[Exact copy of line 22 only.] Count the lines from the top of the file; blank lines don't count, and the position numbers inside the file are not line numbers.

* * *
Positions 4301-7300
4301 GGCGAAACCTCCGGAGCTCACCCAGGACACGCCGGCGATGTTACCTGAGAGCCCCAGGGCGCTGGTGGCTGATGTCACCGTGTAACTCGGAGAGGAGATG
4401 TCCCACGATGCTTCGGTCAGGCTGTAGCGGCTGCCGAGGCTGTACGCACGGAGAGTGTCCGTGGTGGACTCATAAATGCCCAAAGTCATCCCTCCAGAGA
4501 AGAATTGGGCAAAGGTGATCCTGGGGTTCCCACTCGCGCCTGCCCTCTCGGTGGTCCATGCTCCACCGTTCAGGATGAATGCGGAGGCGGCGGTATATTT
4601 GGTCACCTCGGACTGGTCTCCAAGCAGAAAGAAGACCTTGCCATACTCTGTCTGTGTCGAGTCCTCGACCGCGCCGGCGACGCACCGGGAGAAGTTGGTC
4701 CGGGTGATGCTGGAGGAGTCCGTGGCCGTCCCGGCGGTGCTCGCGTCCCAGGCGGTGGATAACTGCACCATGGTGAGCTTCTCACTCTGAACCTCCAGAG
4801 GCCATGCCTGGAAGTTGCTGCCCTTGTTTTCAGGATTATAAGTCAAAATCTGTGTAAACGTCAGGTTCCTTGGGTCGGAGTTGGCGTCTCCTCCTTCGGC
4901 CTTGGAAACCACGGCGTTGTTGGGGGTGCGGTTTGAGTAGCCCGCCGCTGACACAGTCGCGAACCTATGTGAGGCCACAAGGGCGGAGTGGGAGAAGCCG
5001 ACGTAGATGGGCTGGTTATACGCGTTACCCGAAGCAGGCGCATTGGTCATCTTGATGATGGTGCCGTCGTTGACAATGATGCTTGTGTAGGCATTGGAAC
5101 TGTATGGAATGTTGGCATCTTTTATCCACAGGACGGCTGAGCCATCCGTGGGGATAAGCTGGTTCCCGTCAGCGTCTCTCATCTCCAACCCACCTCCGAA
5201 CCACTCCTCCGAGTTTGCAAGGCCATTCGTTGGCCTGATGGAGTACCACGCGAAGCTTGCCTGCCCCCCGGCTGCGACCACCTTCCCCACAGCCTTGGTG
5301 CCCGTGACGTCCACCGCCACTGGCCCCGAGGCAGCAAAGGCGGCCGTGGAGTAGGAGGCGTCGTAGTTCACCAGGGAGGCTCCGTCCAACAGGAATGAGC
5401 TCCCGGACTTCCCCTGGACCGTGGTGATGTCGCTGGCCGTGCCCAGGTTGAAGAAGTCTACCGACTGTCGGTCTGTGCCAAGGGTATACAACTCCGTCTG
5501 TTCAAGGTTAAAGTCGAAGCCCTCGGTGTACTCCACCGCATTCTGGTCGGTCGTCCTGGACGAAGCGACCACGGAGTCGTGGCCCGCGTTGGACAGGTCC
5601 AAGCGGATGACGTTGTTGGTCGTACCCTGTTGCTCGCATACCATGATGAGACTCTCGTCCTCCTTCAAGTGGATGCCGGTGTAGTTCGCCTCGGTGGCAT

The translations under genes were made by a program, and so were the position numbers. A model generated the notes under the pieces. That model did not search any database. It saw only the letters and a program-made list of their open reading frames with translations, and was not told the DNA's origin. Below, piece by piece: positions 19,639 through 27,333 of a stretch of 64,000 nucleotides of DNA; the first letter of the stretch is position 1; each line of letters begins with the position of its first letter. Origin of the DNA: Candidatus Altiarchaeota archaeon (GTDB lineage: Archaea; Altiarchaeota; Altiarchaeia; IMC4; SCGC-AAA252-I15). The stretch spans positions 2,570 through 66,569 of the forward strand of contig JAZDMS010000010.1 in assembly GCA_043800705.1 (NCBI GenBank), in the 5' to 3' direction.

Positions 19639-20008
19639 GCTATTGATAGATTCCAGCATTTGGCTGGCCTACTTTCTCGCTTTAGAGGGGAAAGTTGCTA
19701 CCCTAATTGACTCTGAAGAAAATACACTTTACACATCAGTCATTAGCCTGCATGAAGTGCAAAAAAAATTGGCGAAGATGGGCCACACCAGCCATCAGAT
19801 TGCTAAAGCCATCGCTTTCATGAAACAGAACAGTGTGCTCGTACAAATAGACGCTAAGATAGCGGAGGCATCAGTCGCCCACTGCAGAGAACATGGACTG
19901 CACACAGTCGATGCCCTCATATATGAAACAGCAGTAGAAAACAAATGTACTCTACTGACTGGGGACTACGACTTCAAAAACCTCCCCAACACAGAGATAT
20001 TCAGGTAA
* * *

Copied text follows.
20001 TCAGGTAA